Are mushrooms vegetables?

Simple answer? No, it’s not a vegetable. Mushrooms are fruiting bodies of macroscopic filamentous fungi. Earlier when mycology (the study of fungi) arose, it was a part of botany. This happened as fungi were considered to be primitive plants. The major difference between a plant (vegetable) and mushroom is how they acquire their food. In the case of plants, they possess chlorophyll and make their food via photosynthesis. Fungi, on the other hand, exist on decaying material in nature. Also the obvious structural differences, such as lack of leaves, roots, and seeds.So fungi now have their own kingdom on the basis of cellular organization.

However, this is the science side of things. Now let us take a look at the other side, the side of food! In terms of food and nutrition, mushrooms are often put in the category of vegetables. The reason for this lies in the nutritional value. Mushrooms and plants have similar nutritional attributes. The nutrients provided by mushroom are spread across various core food groups such as meat and grains. All this has made mushroom a valuable asset in the kitchen both for taste and nutrition.

Interestingly, mushrooms have been dubbed to help in maintaining overall well being and vitality in humans. There are different kinds of mushrooms that have various health benefits. At one point in history, mushrooms were so highly regarded that it was forbidden for the common folk to eat them! They were reserved only for the royal families.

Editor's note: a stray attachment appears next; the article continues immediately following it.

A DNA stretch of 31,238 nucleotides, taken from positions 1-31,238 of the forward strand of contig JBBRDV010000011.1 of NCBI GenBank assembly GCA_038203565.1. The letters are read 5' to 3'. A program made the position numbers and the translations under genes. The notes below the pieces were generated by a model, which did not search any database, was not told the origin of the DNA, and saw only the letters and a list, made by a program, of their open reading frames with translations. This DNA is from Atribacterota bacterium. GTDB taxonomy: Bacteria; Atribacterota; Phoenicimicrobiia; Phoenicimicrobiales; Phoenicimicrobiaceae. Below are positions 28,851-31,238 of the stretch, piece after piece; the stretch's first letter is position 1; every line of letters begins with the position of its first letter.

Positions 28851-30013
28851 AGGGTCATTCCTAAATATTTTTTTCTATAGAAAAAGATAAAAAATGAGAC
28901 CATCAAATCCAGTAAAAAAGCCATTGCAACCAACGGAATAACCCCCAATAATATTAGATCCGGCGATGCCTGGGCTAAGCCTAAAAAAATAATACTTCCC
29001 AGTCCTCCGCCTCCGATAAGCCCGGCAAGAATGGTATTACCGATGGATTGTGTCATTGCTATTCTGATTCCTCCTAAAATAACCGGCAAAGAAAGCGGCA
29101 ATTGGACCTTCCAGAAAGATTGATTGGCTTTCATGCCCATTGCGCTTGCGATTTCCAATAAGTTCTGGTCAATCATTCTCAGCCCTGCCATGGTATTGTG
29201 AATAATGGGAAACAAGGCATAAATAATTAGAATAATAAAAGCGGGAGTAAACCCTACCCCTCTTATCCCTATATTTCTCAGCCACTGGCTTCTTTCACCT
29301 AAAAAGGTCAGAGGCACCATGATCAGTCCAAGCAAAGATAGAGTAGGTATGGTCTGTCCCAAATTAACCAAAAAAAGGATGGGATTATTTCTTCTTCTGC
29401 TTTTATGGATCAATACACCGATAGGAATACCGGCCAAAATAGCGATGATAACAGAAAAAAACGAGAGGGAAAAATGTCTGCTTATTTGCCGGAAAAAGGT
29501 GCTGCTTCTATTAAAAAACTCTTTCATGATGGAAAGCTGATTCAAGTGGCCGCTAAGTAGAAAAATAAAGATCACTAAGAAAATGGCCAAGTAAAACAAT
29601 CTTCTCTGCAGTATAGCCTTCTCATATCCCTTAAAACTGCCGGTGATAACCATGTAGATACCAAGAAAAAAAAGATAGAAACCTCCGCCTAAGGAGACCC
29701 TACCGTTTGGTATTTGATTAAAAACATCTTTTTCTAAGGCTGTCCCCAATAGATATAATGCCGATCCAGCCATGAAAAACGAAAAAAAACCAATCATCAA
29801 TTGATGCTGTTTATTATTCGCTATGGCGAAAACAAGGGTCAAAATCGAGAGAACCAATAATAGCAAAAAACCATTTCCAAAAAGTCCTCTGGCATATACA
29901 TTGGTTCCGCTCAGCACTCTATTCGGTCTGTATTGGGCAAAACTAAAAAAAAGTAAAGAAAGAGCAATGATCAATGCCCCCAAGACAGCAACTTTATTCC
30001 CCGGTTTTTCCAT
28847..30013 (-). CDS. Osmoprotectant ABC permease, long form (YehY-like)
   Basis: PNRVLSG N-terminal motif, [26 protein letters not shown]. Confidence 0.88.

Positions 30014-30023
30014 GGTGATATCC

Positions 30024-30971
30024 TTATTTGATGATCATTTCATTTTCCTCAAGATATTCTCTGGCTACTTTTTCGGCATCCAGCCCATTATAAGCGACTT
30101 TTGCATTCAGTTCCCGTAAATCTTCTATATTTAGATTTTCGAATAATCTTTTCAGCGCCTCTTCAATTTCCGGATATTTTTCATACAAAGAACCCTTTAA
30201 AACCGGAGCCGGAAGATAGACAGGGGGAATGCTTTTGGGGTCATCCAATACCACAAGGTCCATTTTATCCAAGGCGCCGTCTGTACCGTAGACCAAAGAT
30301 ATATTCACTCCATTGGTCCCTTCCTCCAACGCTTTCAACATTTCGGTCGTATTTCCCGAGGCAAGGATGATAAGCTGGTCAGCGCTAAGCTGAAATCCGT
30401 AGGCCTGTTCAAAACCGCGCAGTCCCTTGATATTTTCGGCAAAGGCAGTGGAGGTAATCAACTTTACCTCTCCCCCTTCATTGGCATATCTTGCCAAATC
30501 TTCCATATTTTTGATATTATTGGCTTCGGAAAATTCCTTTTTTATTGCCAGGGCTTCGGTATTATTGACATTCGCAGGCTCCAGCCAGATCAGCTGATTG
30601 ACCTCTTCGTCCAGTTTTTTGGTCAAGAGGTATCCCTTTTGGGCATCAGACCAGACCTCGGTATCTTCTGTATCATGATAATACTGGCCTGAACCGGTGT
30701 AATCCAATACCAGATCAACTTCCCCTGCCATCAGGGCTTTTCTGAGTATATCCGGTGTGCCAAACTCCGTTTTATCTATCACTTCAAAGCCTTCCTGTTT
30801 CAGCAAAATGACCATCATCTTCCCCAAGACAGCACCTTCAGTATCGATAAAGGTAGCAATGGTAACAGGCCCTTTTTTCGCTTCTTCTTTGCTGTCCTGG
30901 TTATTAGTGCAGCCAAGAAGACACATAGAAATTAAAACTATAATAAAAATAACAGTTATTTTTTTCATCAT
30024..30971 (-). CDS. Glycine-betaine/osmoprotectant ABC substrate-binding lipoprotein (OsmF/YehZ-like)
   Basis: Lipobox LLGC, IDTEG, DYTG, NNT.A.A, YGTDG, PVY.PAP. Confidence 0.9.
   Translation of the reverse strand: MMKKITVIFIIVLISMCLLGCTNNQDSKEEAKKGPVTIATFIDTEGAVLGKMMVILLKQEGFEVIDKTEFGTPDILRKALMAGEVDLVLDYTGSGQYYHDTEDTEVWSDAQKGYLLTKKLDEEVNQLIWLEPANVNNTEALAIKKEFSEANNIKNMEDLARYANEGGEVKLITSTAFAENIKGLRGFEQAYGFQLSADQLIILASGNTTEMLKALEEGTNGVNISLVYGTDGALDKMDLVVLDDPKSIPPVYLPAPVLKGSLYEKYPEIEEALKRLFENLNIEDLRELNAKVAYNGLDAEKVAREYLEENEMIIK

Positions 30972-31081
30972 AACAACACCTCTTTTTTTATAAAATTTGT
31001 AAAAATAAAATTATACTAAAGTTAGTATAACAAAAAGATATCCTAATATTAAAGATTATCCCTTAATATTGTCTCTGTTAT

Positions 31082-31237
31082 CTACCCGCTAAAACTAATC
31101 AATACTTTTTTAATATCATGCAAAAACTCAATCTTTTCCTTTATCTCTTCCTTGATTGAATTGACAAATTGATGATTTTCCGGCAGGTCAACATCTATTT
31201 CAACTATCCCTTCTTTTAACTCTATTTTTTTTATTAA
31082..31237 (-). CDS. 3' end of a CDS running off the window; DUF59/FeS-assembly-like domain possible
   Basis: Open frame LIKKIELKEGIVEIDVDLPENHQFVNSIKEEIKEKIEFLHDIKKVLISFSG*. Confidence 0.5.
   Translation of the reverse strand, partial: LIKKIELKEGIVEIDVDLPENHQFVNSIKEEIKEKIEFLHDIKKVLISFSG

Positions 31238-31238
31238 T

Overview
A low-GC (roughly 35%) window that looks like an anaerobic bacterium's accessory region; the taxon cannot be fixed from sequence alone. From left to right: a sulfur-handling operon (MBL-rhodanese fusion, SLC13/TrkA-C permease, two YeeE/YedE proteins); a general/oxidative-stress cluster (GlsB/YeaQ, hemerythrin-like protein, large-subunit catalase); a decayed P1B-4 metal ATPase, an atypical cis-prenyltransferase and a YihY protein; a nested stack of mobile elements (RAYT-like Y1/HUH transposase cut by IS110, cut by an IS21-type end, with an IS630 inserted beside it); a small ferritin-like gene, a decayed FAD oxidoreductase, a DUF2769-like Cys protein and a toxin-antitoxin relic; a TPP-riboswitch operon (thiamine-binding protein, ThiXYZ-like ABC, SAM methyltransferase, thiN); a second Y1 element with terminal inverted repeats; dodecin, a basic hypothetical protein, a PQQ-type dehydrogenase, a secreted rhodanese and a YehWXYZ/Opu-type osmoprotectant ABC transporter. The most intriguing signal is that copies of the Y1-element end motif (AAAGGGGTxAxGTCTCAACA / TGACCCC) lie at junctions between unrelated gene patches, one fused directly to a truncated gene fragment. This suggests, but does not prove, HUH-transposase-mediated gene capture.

The Connection Between Mushrooms and Men

Haven’t you ever noticed that eating a perfectly cooked portobello mushroom is closer to eating meat than a salad? Well, that isn’t exactly a scientific explanation of the connection, but this new revelation of our link to fungi does shed some light on the trouble we have with fungal infections in the body. It is notoriously difficult to treat fungal infections, rather than viral and bacterial pathogens, and this close genetic link may explain why.

Photo Credit: LSkywalker

Photo Credit: LSkywalker

Fungi and animals are both eukaryotes, with nuclei and other complex structures inside their cell membranes, whereas bacteria are much simpler – composed of just genetic material and a cell wall. Therefore, when we try to fight a bacterial infection, the body is able to easily differentiate and neutralize the threat. Unfortunately, with fungal infections, the body sometimes thinks that the infection is…. us. Drugs that are synthesized to fight the cells of fungal infections may also attack healthy human cells, as there is very little structural difference.

This is certainly a problem for medical treatment, but it’s also a fascinating bit of news about our common ancestors. Next time you ask for mushrooms on your pizza, remember that it’s slightly closer to cannibalism than just ordering onions!


  1. University of Wisconsin-Madison
  2. University of California-Berkeley
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John Staughton is a traveling writer, editor, publisher and photographer who earned his English and Integrative Biology degrees from the University of Illinois. He is the co-founder of a literary journal, Sheriff Nottingham, and the Content Director for Stain’d Arts, an arts nonprofit based in Denver. On a perpetual journey towards the idea of home, he uses words to educate, inspire, uplift and evolve.